Myths about rabies and its treatment prevent people seeking proper medical care, and many of them still believe that Post Exposure Prophylaxis consist of a series of very painful injections in the abdomen.

The belief that witchdoctors, herbal extracts, gems and stones, a change in diet or religious practices can prevent rabies stops people seeking effective treatment and even they believe that one vaccination dose is sufficient or the dietary or other activities can reduce vaccine effectiveness.

Rabies is a highly fatal viral disease of the central nervous system and it is caused by Lyassavirus family type. It is primarily a zoonotic disease of warm-blooded animals e.g. dogs, cats, jackals and wolves mainly.

It is prevalent in more than 150 countries and territories. 99 percent of human infection is caused by rabies in dogs and it poses a potential threat to more than 3.3 billion people which shows its high prevalence.1According to a report by WHO, worldwide human deaths from endemic canine rabies were estimated to be 55000 in a year and in India, it is estimated that, around 20,565 to 30,000 persons die due to rabies, with incidence of 1.7 per 100,000 population2.

The annual animal bite load is estimated to be 17.4 million (1.7%) and among them, around 46.9% takes antirabies vaccination as post-exposure prophylaxis.  India is very diverse country, especially for its social and cultural background.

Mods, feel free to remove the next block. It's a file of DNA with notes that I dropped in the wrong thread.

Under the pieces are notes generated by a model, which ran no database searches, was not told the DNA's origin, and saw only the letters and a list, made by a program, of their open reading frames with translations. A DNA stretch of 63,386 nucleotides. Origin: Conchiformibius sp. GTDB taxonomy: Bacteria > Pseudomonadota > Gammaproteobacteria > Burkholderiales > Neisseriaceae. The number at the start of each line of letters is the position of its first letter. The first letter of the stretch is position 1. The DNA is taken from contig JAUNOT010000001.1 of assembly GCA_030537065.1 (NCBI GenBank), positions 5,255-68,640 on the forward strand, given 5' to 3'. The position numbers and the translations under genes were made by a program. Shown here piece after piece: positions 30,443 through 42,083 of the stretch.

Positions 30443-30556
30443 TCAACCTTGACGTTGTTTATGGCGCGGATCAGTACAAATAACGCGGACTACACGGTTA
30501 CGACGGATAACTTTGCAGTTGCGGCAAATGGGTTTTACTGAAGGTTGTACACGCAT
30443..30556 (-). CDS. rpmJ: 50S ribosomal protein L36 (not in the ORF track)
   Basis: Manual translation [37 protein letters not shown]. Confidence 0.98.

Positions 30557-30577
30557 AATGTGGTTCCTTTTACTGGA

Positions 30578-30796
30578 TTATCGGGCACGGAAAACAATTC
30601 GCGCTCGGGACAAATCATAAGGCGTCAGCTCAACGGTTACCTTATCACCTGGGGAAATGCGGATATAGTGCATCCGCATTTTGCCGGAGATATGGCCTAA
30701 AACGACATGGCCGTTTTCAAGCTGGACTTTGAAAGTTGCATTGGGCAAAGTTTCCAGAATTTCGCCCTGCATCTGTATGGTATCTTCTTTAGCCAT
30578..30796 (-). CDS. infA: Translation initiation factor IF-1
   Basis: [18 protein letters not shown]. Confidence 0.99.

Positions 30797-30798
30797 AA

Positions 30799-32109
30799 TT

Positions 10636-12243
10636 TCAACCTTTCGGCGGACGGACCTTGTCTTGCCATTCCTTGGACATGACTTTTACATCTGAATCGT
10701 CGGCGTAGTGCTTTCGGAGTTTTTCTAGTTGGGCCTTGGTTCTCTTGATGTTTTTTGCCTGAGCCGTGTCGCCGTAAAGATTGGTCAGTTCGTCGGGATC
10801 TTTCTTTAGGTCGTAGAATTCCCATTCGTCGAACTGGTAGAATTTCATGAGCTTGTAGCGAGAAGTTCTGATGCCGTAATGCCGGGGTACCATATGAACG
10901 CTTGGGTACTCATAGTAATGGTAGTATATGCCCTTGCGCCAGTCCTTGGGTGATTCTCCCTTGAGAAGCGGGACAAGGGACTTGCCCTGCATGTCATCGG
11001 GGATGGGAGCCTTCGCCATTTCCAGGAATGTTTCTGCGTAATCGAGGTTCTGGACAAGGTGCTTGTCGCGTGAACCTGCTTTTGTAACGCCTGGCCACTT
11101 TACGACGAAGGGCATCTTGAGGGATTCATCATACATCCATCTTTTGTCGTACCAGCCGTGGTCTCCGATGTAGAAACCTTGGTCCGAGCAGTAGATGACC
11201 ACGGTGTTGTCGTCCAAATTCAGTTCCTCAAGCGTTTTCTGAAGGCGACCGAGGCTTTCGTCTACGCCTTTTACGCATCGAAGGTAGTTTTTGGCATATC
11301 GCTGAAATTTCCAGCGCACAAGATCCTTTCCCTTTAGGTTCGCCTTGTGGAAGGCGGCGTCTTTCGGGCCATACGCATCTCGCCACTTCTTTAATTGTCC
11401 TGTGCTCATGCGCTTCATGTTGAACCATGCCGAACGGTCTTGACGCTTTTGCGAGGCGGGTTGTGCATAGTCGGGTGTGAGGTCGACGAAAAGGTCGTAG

People’s belief and practices vary by states and even districts. There is a wide range of myths and misconceptions related to different diseases/illnesses and people have great faith in it even though efficacy is unproven.

These types of socio-cultural factors and influences are in practice for centuries and many attempts have been made to change these factors responsible for misbeliefs but it often failed due to the defiant community perception.

One such belief is based on prevailing myths and misconceptions. Multiple myths are associated with the disease and they determine the post-exposure treatment seeking behavior of animal bite victims.

The rabies virus infects the body’s central nervous system, causing brain disease and death1. Early signs of rabies infection may seem like general illness, such as fever, headache and general weakness or discomfort. Shortly thereafter, however, more specific and recognizable symptoms begin to emerge1. Insomnia, anxiety, confusion, paralysis, hyper salivation, difficulty swallowing, agitation and hydrophobia are among the most common symptoms1.

Within days of these symptoms appearing, death is likely to occur. Despite the thorough knowledge we currently possess about the virus, there is a vast amount of misinformation that has spread throughout communities. It is the goal of this post to quickly clarify some of these misconceptions in order to ensure the safety of you, your family, and your pets.

The following 7 rabies myths in Indonesia